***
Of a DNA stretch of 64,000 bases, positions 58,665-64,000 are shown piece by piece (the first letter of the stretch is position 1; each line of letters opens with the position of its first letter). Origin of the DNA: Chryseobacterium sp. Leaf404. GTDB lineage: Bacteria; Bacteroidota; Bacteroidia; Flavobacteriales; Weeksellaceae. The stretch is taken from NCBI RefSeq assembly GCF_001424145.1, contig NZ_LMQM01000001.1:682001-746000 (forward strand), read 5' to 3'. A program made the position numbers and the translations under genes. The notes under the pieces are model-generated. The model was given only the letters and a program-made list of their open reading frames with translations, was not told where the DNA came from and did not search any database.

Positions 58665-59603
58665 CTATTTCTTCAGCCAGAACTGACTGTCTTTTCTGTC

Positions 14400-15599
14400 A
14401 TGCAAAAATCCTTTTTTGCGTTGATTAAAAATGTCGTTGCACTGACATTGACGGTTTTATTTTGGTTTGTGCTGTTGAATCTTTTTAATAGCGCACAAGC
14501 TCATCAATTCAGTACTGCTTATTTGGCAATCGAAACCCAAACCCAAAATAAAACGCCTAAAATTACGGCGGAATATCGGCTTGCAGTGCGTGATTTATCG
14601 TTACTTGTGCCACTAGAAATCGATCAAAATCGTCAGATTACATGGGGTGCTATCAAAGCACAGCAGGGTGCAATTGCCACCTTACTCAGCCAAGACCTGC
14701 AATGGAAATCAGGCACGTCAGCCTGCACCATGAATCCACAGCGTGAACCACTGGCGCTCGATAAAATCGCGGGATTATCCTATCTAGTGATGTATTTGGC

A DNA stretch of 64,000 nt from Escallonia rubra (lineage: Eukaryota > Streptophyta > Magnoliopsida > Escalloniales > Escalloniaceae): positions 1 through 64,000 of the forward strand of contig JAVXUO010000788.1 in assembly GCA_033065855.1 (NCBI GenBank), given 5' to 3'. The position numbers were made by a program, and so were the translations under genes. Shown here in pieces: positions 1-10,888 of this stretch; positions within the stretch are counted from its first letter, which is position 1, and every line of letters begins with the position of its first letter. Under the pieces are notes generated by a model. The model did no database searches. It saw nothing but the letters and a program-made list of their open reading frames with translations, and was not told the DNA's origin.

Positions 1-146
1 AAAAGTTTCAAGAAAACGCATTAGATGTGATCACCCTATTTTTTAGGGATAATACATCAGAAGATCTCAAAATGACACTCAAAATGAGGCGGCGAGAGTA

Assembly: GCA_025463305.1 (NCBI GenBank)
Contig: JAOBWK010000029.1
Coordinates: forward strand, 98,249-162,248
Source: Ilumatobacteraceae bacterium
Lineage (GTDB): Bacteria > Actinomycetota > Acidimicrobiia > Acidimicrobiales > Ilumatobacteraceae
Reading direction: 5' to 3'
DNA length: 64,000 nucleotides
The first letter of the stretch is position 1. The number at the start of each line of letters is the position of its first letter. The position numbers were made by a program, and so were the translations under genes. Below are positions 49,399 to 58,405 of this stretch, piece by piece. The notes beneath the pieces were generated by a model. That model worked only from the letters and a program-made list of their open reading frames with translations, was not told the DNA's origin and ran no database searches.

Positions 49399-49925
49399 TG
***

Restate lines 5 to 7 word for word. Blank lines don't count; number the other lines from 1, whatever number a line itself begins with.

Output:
14400 A
14401 TGCAAAAATCCTTTTTTGCGTTGATTAAAAATGTCGTTGCACTGACATTGACGGTTTTATTTTGGTTTGTGCTGTTGAATCTTTTTAATAGCGCACAAGC
14501 TCATCAATTCAGTACTGCTTATTTGGCAATCGAAACCCAAACCCAAAATAAAACGCCTAAAATTACGGCGGAATATCGGCTTGCAGTGCGTGATTTATCG